U.S. Cotton Industry Competitiveness in the Context of the Cotton Supply Chain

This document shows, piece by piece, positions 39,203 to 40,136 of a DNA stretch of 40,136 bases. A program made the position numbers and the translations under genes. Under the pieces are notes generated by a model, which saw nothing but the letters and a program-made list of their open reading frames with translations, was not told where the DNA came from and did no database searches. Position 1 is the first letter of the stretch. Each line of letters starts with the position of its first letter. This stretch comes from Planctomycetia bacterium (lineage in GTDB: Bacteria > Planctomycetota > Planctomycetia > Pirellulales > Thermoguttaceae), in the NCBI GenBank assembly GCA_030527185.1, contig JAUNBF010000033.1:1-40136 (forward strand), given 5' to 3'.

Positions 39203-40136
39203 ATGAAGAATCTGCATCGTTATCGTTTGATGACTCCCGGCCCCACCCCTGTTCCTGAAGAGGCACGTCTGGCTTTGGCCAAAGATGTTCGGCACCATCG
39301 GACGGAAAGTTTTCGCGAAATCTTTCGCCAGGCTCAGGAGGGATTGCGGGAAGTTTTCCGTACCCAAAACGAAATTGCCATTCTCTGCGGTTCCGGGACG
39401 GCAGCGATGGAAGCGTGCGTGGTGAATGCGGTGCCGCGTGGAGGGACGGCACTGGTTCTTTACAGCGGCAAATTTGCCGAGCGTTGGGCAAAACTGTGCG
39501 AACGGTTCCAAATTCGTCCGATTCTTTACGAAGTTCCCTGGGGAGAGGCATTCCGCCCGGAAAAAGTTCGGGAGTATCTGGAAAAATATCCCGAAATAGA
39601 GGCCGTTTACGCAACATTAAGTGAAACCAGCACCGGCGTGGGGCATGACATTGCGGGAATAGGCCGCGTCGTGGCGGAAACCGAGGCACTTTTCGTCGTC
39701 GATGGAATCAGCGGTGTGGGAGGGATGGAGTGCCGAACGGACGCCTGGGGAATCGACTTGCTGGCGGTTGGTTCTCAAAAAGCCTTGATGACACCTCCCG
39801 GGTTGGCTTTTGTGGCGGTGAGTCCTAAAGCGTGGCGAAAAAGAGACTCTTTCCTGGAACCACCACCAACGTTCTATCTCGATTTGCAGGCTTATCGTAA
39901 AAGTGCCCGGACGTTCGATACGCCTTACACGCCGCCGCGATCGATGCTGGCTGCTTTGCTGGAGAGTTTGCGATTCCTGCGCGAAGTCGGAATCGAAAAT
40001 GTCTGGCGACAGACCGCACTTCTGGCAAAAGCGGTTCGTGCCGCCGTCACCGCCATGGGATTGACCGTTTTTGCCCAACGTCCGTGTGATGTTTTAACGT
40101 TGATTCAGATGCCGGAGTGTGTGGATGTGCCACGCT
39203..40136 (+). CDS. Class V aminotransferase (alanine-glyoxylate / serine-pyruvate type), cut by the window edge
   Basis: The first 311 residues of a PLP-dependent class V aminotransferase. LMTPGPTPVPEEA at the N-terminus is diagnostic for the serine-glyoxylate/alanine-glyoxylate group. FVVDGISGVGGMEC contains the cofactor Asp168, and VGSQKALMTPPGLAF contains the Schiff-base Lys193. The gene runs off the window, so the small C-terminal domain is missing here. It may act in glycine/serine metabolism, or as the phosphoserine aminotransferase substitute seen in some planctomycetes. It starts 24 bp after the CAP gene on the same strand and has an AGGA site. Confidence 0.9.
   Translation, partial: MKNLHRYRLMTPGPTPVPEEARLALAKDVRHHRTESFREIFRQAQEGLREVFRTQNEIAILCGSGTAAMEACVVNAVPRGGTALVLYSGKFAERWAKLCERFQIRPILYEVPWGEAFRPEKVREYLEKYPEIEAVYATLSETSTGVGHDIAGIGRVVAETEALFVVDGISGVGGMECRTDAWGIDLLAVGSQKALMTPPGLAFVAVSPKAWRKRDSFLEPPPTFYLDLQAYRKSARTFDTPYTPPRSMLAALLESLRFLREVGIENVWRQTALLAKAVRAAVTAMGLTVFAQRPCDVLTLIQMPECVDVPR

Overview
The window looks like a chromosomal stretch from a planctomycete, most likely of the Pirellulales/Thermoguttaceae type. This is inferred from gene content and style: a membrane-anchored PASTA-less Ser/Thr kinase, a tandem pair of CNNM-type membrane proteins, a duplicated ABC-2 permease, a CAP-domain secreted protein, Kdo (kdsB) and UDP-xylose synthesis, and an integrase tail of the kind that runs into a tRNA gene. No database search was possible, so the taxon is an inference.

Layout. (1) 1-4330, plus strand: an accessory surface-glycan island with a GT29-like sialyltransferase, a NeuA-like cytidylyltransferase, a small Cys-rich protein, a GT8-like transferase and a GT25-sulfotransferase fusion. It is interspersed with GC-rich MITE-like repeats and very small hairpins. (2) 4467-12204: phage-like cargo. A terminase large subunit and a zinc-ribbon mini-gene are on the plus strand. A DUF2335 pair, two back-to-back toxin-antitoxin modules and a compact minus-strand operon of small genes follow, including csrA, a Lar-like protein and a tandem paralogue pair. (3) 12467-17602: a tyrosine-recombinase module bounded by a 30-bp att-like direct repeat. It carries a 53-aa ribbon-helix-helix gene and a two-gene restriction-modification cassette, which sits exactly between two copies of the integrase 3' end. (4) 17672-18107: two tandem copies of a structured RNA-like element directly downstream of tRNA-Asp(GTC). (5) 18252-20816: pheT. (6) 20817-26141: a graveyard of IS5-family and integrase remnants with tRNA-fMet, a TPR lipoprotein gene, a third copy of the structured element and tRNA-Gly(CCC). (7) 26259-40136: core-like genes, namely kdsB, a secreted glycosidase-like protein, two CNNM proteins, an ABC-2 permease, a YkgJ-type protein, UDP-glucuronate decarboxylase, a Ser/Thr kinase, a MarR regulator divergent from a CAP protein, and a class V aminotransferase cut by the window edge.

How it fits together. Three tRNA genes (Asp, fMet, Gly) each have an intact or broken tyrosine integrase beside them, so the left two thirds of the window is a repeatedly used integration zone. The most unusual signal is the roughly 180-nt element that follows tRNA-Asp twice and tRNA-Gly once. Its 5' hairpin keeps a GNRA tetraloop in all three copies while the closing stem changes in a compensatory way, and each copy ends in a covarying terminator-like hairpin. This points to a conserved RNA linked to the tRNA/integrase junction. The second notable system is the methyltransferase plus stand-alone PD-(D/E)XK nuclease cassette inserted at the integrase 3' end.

The U.S. cotton industry generates more than $25 billion in products and related services yearly, employing approximately 200,000 people in the various industry sectors from farms to textile mills (USDA, 2013a). Of the total cotton production in the United States, 75% is currently exported, leading to the importance of competitiveness of the U.S. cotton industry in a global setting. The United States has been the top cotton exporter in the world since 1989, accounting for nearly one-third of the world's cotton exports (USDA, 2013b). However, the market leadership has been consistently challenged, resulting in a significant decrease in the market share of the U.S. cotton export from 41.24% in 2004 to 26.70% in 2013 in the global cotton market (USDA, 2013b). Traditionally, the textile and apparel industries are considered an extended part of the cotton supply chain because textile and apparel industries have used and are using raw materials from the cotton industry to create final products for consumers at the final stage of the cotton supply chain (Rivoli, 2009). However, there has been little research to investigate how U.S. cotton industry competitiveness is affected in the context of the cotton supply chain. Based on this, there exists a need to understand the current competitiveness of the U.S. cotton industry, as well as how to improve this position on a global scale in the context of cotton supply chain. Therefore, the purpose of this research is to preliminarily explore factors that determine the competitiveness of the cotton industry in the context of cotton supply chain based on Porter's competitiveness factor model.